FIG. 9 shows an example of a light-emitting structure in which an organic light emitting material is used as the light-emitting material. In this light-emitting structure, a light-emitting layer 903 containing an organic light-emitting material is sandwiched by an electron transporting layer 902 and a hole transporting layer 904. Upper and rear electrodes 901 and 905 are provided so as to sandwich the light-emitting layer 903, the electron transporting layer 902, and the hole transporting layer 904. Therefore, a light-emitting structure for emitting light having a wavelength determined according to a light-emitting material is obtained. There is a structure including the electron-injected layer and the hole injected layer, other than such a structure. It is desirable to use a transparent electrode material such as an indium tin oxide (ITO) for the upper electrode 901 through which light caused by light emission transmits. An indium tin oxide (ITO) or a metal such as Al or Cr, which is not transparent, can be used for the rear electrode 905.

Alq, Eu(DBM)3(Phen), BeBq, DPVBi, or the like may be used as a typical low-molecular organic light emitting material. TPD, α-NPD, TPT, or Spiro-TPD may be used as a typical hole transporting low-molecular material. PBD, TAZ, OXD, or Bphen may be used as a typical electron transporting low-molecular material. A conductive polymer using polythiophene, polyaniline, or the like, which is doped with acid such as polystyrene sulfonate or camphor sulfonate may be used as a typical polymer organic light emitting material for the light emitting layer. Various materials other than the above-mentioned materials can be used.

In addition to the structures shown in FIGS. 8 and 9, a current injection type light-emitting structure is provided in the point defect resonator by using a light-emitting medium including a compound semiconductor material, an inorganic light-emitting material, an organic light-emitting material, a polymer light-emitting material, a quantum dot, and a nanocrystal. Therefore, light having a desirable wavelength can be resonated for extraction.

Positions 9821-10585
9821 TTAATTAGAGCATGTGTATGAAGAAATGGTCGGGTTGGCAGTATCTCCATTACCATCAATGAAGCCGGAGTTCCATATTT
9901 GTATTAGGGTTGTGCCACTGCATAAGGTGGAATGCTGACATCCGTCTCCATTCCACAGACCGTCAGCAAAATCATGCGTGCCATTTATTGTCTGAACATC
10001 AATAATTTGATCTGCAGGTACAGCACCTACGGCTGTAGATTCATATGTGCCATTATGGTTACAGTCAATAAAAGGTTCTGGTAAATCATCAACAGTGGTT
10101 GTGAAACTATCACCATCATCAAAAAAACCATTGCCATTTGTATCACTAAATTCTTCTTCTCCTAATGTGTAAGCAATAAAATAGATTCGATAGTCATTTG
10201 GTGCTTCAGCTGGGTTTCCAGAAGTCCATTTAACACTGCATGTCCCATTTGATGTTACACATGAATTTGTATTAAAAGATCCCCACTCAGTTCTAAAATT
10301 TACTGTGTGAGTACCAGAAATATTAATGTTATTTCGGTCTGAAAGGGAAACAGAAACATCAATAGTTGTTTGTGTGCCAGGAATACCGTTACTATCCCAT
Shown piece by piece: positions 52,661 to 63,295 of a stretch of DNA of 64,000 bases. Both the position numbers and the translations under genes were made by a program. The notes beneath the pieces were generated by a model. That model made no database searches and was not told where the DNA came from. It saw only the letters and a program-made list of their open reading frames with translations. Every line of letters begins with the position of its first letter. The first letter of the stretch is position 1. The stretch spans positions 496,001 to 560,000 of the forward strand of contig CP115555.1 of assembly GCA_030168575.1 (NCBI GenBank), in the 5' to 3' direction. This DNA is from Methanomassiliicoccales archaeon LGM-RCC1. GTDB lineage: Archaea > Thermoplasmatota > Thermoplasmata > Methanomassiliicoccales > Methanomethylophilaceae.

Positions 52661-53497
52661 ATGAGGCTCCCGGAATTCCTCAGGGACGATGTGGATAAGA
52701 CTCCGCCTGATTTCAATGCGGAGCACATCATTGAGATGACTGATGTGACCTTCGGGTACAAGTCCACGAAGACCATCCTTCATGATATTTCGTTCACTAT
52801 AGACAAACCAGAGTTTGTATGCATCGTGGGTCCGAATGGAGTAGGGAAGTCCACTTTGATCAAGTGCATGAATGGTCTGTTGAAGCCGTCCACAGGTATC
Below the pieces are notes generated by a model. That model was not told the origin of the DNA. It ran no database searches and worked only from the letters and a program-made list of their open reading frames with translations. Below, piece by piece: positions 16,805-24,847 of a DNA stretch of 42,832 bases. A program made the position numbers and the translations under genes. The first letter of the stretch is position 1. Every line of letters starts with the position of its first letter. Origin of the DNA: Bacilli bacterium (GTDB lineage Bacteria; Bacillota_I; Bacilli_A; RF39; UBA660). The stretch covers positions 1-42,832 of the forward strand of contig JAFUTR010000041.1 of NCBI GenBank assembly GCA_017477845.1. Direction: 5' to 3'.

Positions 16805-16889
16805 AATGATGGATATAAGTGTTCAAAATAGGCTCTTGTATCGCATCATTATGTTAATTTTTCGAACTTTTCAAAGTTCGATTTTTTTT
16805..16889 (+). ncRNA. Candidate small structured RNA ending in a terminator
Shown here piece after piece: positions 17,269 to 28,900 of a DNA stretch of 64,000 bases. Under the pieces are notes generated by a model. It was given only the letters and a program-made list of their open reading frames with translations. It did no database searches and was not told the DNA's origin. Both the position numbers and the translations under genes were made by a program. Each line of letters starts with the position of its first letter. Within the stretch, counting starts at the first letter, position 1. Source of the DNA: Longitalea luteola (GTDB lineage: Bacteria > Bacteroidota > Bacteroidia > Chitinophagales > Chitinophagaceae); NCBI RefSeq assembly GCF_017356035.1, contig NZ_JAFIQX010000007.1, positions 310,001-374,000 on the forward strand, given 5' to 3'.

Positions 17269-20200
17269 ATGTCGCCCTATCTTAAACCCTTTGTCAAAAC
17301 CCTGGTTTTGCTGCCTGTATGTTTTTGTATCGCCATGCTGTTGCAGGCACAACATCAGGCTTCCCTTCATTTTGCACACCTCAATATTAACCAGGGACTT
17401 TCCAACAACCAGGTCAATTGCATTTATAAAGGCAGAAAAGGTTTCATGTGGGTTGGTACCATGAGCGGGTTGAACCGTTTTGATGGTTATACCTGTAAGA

FIG. 10 shows a structural example in the case where a conductive transparent electrode material such as an ITO is particularly used as a current injection electrode material. When an ITO or the like is used as the current injection electrode material, it is possible to obtain a simple structure in which the waveguide for extracting light from the point defect resonator in the photonic crystals is also served for current injection electrodes. A current is injected for light emission into a light emitting material 1004 which is inserted into a point defect resonator 1001 using transparent electrodes 1003 passing through photonic crystals 1002. At this time, the transparent electrodes 1003 become line defects to a period of the photonic crystal 1002. In addition, the transparent electrodes 1003 become the waveguide. Therefore, a part of light resonated by the point defect resonator 1001 is guided to the outside of the photonic crystals through the transparent electrodes 1003.

When the optical excitation is caused using the external light source, a wavelength outside the photonic band gap is used, with the result that the light-emitting medium in the photonic crystals can be efficiently excited for light emission.

FIG. 11 shows an example of a light-emitting structure 1100 in the case where the light-emitting layer is optically excited using the external light source. A resonator 1103 containing a fluorescent material that emits fluorescent light having a wavelength within the PBG is provided in the photonic crystals 1102. In order to excite the fluorescent material of the resonator structure 1103 for light emission, an ultraviolet light source 1104 that emits light having a wavelength shorter than the PBG of the photonic crystals 1102 is provided below the photonic crystals 1101. A wavelength selective filter 1101 that transmits light emitted from the resonator 1103 and cuts off only excitation light emitted from the ultraviolet light source 1104 is provided on the photonic crystals 1102.

According to the structure shown in FIG. 11, when an ON/OFF state of the ultraviolet light source 1104 is controlled by a control circuit which is externally provided, it is possible to control an output of light which is resonated by the resonator 1103 and emitted to an upper side of the light emitting structure. When such a structure is used, it is unnecessary to form, for example, the current injection electrodes in the photonic crystals 1102. Therefore, it is possible to obtain a light emitting structure using a photonic crystal having a more complete PBG. When light having a plurality of wavelengths is to be arbitrarily selectively emitted from the light emitting structure having the plurality of photonic crystals, a switching mechanism for freely selecting ON/OFF of emission of light from each unit light emitting structure is required.